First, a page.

Assembling policy dilemmas: Science teacher responses to educational policy

Open Access
Bateman, Kathryn
Graduate Program:
Curriculum and Instruction
Doctor of Philosophy
Document Type:
Date of Defense:
February 15, 2019
Committee Members:
  • Dr. Scott McDonald, Dissertation Advisor
  • Dr. Scott McDonald, Committee Chair
  • Dr. Gregory Kelly, Committee Member
  • Dr. Richard Duschl, Committee Member
  • Dr. Tanya Furman, Outside Member
  • educational policy
  • science education
  • communities of practice
  • dilemmas
  • sense-making
  • teacher learning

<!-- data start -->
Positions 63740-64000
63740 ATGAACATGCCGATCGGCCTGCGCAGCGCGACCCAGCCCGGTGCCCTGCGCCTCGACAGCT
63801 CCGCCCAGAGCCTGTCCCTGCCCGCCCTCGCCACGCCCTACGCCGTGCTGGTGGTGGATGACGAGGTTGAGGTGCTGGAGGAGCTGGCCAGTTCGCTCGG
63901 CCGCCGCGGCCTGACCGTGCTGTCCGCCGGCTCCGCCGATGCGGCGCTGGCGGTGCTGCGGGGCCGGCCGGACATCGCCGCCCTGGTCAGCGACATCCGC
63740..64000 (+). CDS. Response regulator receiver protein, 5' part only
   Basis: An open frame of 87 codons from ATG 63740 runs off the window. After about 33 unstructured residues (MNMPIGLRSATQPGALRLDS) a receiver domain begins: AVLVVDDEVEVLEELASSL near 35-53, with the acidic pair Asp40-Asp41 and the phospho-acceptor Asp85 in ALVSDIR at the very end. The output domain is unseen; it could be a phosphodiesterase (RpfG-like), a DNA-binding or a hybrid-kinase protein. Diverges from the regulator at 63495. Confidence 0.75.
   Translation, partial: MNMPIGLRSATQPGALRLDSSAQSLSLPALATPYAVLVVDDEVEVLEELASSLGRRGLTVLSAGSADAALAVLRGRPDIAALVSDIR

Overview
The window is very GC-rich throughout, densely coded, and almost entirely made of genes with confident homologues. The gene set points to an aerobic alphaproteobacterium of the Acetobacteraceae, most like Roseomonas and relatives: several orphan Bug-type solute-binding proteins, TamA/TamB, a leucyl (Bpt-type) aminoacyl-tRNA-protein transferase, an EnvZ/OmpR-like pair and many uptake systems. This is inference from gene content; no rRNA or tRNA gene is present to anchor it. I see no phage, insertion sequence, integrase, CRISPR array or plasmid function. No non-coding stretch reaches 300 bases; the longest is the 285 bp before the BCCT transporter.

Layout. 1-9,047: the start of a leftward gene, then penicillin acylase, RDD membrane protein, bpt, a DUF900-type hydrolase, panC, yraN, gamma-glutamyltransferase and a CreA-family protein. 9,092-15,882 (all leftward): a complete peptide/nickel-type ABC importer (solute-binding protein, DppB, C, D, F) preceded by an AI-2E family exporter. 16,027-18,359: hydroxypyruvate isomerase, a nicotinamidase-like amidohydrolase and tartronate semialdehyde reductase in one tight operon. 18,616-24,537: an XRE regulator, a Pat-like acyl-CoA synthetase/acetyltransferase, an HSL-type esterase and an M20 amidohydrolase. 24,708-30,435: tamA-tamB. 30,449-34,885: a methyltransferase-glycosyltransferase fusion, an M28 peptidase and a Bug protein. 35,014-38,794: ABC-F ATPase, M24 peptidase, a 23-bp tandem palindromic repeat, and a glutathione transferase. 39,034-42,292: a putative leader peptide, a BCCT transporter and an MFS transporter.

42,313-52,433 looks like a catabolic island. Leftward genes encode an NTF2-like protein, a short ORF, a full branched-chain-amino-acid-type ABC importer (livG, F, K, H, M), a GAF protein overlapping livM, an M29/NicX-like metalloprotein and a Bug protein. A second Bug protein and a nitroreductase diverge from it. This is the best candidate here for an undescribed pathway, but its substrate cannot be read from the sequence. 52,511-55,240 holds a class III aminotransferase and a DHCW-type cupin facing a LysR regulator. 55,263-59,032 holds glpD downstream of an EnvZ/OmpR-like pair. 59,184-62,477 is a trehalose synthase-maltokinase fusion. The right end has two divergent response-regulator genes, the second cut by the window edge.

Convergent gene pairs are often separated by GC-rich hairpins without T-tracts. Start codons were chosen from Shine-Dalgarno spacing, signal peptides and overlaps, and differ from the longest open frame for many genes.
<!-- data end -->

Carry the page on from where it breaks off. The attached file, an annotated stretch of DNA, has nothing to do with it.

Educational policies are found at every level of the educational system, influencing what teachers do in their classrooms. This study examines how teachers in two middle schools, who participate in multiple communities of practice, negotiated the meaning of policies from multiple levels of the educational system and translated the policies into practice. The study explores the dilemmas teachers face during sense-making and translation of policy into practice and the cultural features that serve as affordances and constraints on this process. This dissertation follows in the ethnographic tradition, in that eight teachers (four science, four non-science) participated in observations and interviews that also produced artifacts over an eighteen-month study. Principals, district and state level administrators, and other district teachers also participated in interviews throughout the study. Grounded theory was used to analyze the data, complemented by MacLure’s (2010) concept of “glowing data” to generate the claims about the community. This study found that teachers responded to policy in four main ways: adapt, adopt, combine, or reject (Coburn, 2005). These responses were tied to conceptual, pedagogical, and political dilemmas (Windschitl, 2002) teachers faced as they negotiated meaning in their network of communities of practice. Communities of practice both supported and limited teachers’ sense-making. When policies and espoused practices misaligned, teachers were less productive in their policy play and more likely to reject a policy. Principals, who served as boundary agents, could also serve as an affordance if teachers had a collegial and collaborative relationship. When teachers viewed their principals’ actions as managerial or authoritative, principals became a constraint on teachers’ productive policy play. This study has implications as a framework to examine teacher learning about policy, as well as for practice in designing policies and opportunities for teachers to make sense of policies.